SEOUL: Hyundai Motor said today its operating profit jumped more than 16% in the first quarter, year-on-year, as sales of electric vehicle models and the luxury Genesis helped it shrug off the impact of the war in Ukraine and suspended production in Russia.
The South Korean automaker, the world’s fifth-largest together with smaller affiliate Kia, said that its operating profit reached 1.9 trillion won (US$1.5 billion) in the January to March period, up 16.4% from the same period last year. Hyundai’s revenue climbed 10.6% to 30.3 trillion won, while its net profit increased 16.8% to 1.8 trillion won.
Hyundai Motor and Kia, along with auto parts manufacturer Hyundai Mobis and Hyundai Wia, which produces auto parts, machine tools and defense products, are among companies that make up the Hyundai Motor Group.
“Robust sales of SUV and Genesis luxury models, declining incentives, and a favourable foreign exchange environment helped lift revenue in the first quarter despite the slowdown in sales volume amid an adverse economic environment,” Hyundai Motor said in a statement.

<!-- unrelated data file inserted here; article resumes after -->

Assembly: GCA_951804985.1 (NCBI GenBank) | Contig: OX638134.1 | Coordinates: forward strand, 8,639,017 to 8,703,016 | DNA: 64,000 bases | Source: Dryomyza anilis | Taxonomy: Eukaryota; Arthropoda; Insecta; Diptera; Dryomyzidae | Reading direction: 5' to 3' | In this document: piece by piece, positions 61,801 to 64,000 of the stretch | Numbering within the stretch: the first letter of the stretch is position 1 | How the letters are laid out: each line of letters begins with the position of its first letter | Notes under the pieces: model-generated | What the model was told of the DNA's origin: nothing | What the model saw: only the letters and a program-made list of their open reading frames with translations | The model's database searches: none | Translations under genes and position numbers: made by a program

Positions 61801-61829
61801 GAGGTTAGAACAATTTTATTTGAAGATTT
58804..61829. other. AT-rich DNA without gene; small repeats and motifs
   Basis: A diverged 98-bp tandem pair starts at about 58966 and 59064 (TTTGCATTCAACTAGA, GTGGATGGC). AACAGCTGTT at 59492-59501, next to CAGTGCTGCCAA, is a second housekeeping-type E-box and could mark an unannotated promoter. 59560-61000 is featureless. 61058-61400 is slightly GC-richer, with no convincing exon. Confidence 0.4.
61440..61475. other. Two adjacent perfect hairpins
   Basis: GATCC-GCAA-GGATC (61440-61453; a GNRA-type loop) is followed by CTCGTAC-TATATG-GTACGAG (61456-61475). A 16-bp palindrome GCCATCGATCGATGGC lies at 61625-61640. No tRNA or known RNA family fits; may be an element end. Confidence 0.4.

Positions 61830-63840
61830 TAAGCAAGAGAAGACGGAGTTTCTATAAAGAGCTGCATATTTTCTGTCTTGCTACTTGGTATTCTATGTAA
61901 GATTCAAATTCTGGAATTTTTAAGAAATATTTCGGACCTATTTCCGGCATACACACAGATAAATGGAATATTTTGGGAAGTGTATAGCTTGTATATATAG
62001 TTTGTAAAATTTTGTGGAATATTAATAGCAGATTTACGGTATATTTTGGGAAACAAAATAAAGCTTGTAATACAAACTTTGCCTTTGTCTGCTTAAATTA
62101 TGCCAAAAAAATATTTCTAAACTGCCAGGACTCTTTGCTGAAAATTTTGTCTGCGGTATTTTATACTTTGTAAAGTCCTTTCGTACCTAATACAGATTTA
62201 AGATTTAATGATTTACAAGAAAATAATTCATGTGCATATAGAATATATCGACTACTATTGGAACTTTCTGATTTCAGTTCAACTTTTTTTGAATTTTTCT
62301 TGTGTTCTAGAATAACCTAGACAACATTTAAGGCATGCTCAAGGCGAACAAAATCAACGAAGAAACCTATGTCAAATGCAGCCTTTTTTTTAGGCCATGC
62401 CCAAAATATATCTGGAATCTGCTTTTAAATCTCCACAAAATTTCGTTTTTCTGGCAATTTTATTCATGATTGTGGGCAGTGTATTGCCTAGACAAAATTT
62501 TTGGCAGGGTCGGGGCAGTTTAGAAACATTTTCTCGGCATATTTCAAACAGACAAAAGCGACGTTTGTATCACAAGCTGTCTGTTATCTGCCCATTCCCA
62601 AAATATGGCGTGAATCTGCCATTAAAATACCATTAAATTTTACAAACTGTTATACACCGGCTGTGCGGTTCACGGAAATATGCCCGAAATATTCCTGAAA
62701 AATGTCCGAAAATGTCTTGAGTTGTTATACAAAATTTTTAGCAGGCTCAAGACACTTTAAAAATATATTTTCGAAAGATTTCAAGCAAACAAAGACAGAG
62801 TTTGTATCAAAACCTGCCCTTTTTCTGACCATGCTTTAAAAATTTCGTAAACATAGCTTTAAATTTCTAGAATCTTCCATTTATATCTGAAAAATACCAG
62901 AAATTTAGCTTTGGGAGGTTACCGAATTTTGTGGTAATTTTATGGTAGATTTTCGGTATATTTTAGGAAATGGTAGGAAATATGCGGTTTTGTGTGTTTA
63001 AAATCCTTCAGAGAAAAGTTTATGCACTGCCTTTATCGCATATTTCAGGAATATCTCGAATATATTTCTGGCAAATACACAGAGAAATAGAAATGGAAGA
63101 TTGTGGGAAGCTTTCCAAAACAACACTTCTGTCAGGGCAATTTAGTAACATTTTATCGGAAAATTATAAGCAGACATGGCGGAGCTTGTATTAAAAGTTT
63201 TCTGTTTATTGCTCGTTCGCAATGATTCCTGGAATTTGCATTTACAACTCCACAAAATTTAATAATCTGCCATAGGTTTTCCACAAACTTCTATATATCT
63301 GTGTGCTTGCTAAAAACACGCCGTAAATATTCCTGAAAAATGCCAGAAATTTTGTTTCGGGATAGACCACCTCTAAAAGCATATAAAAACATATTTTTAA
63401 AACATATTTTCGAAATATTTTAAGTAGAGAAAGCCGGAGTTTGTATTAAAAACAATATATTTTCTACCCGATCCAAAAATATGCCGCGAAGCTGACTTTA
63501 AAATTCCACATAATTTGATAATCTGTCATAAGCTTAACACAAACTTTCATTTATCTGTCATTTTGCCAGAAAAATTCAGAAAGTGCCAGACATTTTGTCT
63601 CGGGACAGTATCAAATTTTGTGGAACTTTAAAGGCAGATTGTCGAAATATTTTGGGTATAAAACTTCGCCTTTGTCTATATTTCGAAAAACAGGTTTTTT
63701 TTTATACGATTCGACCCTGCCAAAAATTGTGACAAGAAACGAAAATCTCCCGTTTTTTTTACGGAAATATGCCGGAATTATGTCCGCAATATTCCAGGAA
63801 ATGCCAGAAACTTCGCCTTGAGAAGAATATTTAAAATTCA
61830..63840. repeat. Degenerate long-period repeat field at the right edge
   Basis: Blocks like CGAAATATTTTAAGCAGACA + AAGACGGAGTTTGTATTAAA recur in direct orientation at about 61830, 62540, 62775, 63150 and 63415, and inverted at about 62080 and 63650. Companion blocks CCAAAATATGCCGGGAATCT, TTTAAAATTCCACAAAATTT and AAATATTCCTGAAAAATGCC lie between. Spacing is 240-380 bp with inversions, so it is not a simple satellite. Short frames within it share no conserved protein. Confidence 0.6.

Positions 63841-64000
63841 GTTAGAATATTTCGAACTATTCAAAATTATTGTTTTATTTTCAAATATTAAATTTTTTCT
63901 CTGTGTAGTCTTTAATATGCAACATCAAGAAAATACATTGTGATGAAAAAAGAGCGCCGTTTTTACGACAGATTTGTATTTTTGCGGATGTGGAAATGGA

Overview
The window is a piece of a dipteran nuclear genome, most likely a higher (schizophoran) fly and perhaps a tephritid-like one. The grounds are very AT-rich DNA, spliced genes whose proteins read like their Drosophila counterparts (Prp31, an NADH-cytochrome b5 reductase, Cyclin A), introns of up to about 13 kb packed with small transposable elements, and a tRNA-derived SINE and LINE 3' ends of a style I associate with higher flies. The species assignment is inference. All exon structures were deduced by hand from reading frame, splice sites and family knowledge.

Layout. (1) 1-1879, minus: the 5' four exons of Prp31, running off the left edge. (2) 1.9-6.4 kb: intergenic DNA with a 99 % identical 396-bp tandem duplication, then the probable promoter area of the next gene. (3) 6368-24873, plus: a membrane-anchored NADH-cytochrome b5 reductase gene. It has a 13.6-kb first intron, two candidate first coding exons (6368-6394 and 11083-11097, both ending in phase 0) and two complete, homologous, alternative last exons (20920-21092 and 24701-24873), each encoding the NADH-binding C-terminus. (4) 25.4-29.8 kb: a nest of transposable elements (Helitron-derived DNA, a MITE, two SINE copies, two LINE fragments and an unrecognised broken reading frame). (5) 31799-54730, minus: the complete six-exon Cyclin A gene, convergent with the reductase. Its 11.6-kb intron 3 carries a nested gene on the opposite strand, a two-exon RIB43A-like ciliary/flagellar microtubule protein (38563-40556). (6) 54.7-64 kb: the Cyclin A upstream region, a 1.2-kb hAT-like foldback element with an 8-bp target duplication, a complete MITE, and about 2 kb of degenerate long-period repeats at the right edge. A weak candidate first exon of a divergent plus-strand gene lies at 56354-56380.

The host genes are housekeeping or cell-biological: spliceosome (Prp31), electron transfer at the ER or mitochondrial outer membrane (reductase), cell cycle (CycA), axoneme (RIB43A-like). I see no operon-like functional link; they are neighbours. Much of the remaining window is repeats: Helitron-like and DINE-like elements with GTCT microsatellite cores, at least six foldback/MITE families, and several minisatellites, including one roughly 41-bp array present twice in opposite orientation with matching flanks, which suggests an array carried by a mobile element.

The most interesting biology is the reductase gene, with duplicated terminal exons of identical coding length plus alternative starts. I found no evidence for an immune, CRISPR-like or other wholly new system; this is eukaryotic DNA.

Hyundai shares closed up 1.1% at 182,000 won today thanks to the better-than-expected earnings. The market consensus for the first quarter was an operating profit of 1.6 trillion won and revenue of 29.8 trillion won, according to FnGuide, a corporate analysis specialist.
The earnings results come after Hyundai suspended production lines in St Petersburg, Russia, last month, following international sanctions over the country’s invasion of Ukraine. Hyundai said that it plans to expand production in other regions to offset the loss.
“We will transfer auto parts for Russia to other regions to gear up for production in those places,” Seo Gang-hyun, a Hyundai vice president, said on a conference call to discuss the company’s latest results.
Hyundai Motor Group today said that Hyundai Motor, Kia, Hyundai Mobis and Hyundai Wia joined Climate Group’s RE100, a global initiative in which top corporations commit to moving toward 100% renewable electricity.
“The group is considering various ways to procure renewable energy, such as self-production through solar panels, power purchase agreements with wind and solar energy producers, as well as through Korea Electric Power Corporation’s Green Premium programme,” the group said in a statement.